2. Washington Natural Gas Consumption by End Use

    U.S. Energy Information Administration (EIA) Indexed Site

    285,726 264,589 264,540 318,292 307,021 1997-2014 Lease and Plant Fuel 1967-1992 Pipeline & Distribution Use 7,587 6,644 9,184 10,144 8,933 1997-2014 Volumes Delivered to Consumers 278,139 257,945 255,356 308,148 298,088 NA 1997-2015 Residential 75,554 85,393 79,892 83,365 78,750 71,818 1967-2015 Commercial 51,335 56,487 53,420 55,805 54,457 49,906 1967-2015 Industrial 71,280 76,289 78,196 80,889 79,439 NA 1997-2015 Vehicle Fuel 436 510 512 418 491 524 1988-2015 Electric Power 79,535 39,265

  3. Alabama Natural Gas Consumption by End Use

    Gasoline and Diesel Fuel Update (EIA)

    56,930 54,897 50,117 49,292 50,501 54,716 2001-2015 Residential 702 694 671 934 2,031 3,411 1989-2015 Commercial 1,088 1,131 1,174 1,513 2,317 2,366 1989-2015 Industrial 15,749 15,311 14,897 15,292 15,100 15,670 2001-2015 Vehicle Fuel 19 19 18 19 18 19 2010-2015 Electric Power 39,373 37,742 33,356 31,534 31,034 33,249

  4. Alaska Natural Gas Consumption by End Use

    Gasoline and Diesel Fuel Update (EIA)

    3,931 3,785 4,473 5,317 6,929 7,958 2001-2015 Residential 493 527 1,033 1,422 2,306 2,670 1989-2015 Commercial 713 766 1,253 1,451 2,103 2,558 1989-2015 Industrial 359 375 323 348 354 393 2001-2015 Vehicle Fuel 1 1 1 1 1 1 2010-2015 Electric Power 2,365 2,116 1,863 2,096 2,164 2,336

  5. Arizona Natural Gas Consumption by End Use

    Gasoline and Diesel Fuel Update (EIA)

    38,296 42,499 35,461 29,557 25,804 30,415 2001-2015 Residential 1,056 971 1,072 1,334 3,107 6,609 1989-2015 Commercial 1,758 1,654 1,714 1,918 3,014 4,130 1989-2015 Industrial 1,468 1,457 1,417 1,572 1,844 1,988 2001-2015 Vehicle Fuel 173 173 167 173 167 173 2010-2015 Electric Power 33,842 38,244 31,091 24,561 17,672 17,515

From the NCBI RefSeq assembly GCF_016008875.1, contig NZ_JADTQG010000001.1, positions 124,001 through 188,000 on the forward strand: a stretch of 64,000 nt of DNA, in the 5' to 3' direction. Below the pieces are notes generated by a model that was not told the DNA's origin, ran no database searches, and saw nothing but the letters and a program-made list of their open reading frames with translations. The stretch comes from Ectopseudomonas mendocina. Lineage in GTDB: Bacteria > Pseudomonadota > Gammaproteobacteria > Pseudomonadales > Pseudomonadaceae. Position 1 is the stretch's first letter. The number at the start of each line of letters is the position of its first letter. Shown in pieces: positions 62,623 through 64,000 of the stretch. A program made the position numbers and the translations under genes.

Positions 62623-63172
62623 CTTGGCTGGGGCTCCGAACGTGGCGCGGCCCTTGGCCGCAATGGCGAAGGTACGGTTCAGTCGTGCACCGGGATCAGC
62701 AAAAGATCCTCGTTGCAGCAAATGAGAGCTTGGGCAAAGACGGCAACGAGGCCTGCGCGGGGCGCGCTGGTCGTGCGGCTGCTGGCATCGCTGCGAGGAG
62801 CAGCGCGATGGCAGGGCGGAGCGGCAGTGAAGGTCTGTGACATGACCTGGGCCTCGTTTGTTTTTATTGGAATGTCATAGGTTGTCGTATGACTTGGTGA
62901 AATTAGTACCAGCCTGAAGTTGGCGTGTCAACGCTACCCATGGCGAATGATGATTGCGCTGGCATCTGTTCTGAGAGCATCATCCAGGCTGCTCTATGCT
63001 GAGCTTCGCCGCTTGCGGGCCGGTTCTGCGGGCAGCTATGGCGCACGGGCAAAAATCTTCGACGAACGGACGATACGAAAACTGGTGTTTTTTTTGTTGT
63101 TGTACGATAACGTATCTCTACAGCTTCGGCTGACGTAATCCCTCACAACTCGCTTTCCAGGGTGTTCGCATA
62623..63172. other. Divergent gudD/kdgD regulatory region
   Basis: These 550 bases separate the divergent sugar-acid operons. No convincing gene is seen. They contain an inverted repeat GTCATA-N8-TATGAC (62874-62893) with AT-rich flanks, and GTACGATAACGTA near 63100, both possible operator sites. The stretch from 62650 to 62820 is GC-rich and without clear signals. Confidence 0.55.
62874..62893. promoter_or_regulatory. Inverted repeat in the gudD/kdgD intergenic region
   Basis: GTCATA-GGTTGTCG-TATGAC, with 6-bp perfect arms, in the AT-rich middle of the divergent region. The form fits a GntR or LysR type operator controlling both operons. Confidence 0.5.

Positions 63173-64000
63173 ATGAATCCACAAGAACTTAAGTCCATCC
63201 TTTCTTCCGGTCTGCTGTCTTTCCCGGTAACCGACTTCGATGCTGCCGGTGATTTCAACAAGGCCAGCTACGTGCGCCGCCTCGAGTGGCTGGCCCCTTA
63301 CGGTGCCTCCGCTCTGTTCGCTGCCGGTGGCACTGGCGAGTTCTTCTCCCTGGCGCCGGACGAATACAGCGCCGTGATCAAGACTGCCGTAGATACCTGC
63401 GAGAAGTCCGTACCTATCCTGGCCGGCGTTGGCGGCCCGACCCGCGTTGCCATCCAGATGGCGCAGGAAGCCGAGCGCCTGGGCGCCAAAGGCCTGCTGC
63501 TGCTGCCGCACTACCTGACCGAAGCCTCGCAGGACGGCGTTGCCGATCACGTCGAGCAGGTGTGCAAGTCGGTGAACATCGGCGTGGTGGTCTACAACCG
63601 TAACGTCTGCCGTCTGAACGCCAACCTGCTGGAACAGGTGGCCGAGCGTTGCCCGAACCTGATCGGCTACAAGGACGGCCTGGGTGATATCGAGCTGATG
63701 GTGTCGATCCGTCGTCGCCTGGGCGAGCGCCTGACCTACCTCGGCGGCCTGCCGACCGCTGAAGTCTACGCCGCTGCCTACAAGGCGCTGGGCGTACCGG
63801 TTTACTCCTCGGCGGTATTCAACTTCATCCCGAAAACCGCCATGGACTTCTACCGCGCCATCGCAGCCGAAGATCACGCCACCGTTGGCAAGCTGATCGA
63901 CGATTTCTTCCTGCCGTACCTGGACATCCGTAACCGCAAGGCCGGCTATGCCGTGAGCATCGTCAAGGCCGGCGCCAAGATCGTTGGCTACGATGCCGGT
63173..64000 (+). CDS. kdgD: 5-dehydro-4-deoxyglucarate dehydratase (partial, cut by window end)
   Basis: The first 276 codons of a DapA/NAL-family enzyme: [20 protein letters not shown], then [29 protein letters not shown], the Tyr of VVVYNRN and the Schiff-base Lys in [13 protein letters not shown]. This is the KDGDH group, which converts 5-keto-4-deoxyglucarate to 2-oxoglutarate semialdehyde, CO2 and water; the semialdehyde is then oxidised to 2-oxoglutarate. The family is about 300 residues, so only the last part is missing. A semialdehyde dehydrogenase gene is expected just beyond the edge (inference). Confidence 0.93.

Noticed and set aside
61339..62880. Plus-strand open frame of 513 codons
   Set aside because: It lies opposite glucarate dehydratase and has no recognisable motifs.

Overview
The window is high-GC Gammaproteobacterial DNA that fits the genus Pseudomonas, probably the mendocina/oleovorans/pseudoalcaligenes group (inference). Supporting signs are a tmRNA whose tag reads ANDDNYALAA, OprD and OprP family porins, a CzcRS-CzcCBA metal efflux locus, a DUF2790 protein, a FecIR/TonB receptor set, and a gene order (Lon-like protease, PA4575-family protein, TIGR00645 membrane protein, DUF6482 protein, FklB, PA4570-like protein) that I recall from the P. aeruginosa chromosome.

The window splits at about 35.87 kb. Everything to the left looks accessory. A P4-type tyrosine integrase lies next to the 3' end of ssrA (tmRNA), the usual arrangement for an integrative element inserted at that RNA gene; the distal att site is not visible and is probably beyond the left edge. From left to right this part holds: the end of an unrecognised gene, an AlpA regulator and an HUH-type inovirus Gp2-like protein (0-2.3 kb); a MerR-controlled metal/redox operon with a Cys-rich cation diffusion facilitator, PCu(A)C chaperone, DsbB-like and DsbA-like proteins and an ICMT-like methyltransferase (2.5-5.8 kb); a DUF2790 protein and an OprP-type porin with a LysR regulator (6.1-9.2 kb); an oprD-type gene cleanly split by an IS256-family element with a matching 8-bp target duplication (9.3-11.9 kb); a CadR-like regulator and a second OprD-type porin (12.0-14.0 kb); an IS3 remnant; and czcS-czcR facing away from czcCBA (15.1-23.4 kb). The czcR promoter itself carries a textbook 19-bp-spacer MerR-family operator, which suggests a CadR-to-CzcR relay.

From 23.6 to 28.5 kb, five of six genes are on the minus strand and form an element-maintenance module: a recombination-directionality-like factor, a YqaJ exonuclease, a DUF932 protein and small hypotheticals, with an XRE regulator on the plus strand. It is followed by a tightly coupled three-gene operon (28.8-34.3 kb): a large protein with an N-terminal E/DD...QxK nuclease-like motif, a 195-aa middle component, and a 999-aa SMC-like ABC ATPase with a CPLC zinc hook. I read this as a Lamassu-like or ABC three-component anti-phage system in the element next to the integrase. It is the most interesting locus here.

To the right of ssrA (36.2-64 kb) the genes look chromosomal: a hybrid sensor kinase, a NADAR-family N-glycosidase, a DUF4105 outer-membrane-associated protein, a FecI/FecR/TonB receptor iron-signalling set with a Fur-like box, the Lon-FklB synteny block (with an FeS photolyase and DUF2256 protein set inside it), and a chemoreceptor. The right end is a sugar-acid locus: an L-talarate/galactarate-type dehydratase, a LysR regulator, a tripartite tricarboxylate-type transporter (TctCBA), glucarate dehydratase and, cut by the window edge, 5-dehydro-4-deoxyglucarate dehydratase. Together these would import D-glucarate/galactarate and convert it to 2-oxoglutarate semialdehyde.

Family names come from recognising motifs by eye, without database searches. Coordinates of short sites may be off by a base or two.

6. Arkansas Natural Gas Consumption by End Use

    Gasoline and Diesel Fuel Update (EIA)

    22,018 21,854 17,958 14,702 18,552 22,561 2001-2015 Residential 557 514 546 731 2,155 3,933 1989-2015 Commercial 2,308 2,444 2,571 3,048 3,863 4,724 1989-2015 Industrial 6,345 6,370 6,286 6,790 7,098 7,148 2001-2015 Vehicle Fuel 3 3 3 3 3 3 2010-2015 Electric Power 12,805 12,523 8,552 4,130 5,434 6,754

  7. California Natural Gas Consumption by End Use

    Gasoline and Diesel Fuel Update (EIA)

    92,918 199,015 189,292 186,757 195,837 235,282 2001-2015 Residential 19,107 17,560 17,188 19,412 44,802 73,730 1989-2015 Commercial 15,962 16,537 15,250 16,321 26,389 29,820 1989-2015 Industrial 70,121 71,776 66,196 64,699 63,799 67,213 2001-2015 Vehicle Fuel 1,408 1,408 1,363 1,408 1,363 1,408 2010-2015 Electric Power 86,319 91,733 89,295 84,917 59,484 63,111